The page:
When asked about student representatives to the board, board members often suggest something like: “They’re great... they just tend not to make their voices heard.” There is no doubt much truth to that experience, but new research being released this week suggests such reflections might be more helpful in reverse: "..[W]e just haven’t positioned the board to hear meaningfully from students.”
The Student Voice Index report, published by the National Campus Leadership Council (NCLC) with support from the Bill & Melinda Gates Foundation, stems from a national survey of student body presidents. Prompted by instances of student unrest, the survey asked these student leaders about their involvement in college and university governance and the strength of “student voice” in their institutions. Among the report’s findings:
- “Engagement with the governing board matters, no matter the role;”
- Speaking rights in board meetings matter more than voting rights; and
- Only 22% of student representatives report being trained for their position on the governing board, with only 13% of those agreeing their training prepared them to fulfill their duties to the board.
AGB research shows upwards of 70% of public governing boards have student representatives, nearly two-thirds of them holding a vote; and over 20% of independent governing boards have student seats, fewer than half of them voting. Regardless of the structure that’s been adopted, boards (and the chief executives they appoint) would be well-advised to demonstrate real respect for student voices, consistently seeking student insights and input and incorporating them into major decisions. The AGB Board of Directors’ Statement on Shared Governance (2017) states:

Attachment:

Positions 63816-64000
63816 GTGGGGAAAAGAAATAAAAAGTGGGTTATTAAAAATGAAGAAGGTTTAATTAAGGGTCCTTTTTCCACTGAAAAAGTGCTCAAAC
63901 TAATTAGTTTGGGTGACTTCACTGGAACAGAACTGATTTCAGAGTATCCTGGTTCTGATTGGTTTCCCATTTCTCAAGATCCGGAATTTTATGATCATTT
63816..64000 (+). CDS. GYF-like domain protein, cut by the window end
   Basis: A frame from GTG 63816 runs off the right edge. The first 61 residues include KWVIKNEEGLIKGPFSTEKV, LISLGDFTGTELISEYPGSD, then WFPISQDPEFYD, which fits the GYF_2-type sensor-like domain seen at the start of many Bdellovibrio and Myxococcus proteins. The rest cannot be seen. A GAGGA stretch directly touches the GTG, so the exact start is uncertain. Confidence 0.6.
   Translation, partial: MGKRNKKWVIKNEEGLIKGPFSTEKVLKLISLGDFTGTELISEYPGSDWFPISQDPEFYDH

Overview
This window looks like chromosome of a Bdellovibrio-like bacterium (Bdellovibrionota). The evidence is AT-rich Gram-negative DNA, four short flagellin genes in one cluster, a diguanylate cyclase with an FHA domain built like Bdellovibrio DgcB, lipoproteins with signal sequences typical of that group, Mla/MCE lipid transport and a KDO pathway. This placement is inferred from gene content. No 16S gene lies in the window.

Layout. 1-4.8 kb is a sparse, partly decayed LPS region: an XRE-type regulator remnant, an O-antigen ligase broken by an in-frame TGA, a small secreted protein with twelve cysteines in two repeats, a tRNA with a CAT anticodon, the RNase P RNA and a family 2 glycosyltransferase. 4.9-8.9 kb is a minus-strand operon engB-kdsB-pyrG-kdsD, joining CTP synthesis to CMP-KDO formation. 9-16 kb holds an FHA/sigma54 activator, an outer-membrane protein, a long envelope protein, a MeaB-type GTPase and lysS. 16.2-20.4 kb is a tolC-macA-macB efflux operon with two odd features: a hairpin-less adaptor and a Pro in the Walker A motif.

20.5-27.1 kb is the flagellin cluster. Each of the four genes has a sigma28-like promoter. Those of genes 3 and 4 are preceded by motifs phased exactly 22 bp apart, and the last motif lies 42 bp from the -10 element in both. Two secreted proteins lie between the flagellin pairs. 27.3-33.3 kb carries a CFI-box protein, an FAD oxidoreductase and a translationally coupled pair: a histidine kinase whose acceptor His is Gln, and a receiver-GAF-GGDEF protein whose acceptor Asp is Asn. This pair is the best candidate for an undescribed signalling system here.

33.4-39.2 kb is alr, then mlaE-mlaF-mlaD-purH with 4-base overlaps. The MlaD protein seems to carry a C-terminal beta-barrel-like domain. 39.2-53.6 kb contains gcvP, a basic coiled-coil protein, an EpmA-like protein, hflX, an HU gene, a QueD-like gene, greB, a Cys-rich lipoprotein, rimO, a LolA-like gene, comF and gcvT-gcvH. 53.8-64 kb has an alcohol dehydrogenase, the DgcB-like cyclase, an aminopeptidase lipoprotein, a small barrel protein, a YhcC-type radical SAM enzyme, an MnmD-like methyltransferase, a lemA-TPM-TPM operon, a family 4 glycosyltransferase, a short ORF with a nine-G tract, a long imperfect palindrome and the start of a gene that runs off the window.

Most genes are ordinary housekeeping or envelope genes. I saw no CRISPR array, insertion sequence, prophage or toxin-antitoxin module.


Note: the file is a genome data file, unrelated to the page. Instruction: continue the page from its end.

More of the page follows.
While it is appropriate and necessary for a governing board to keep some discussions confidential, important board decisions should be delivered promptly, with evidence of the board’s thoughtfulness. Increasingly, constituencies beyond the full-time faculty and senior administration (such as staff, students, part-time faculty, and alumni) have an understandable expectation of being both informed and consulted on important board decisions.
The NCLC research suggests today’s student leaders are interested in adding greater value to institutional decisions. How to best position the board not just to listen but to hear the “student voice” is a healthy question to consider.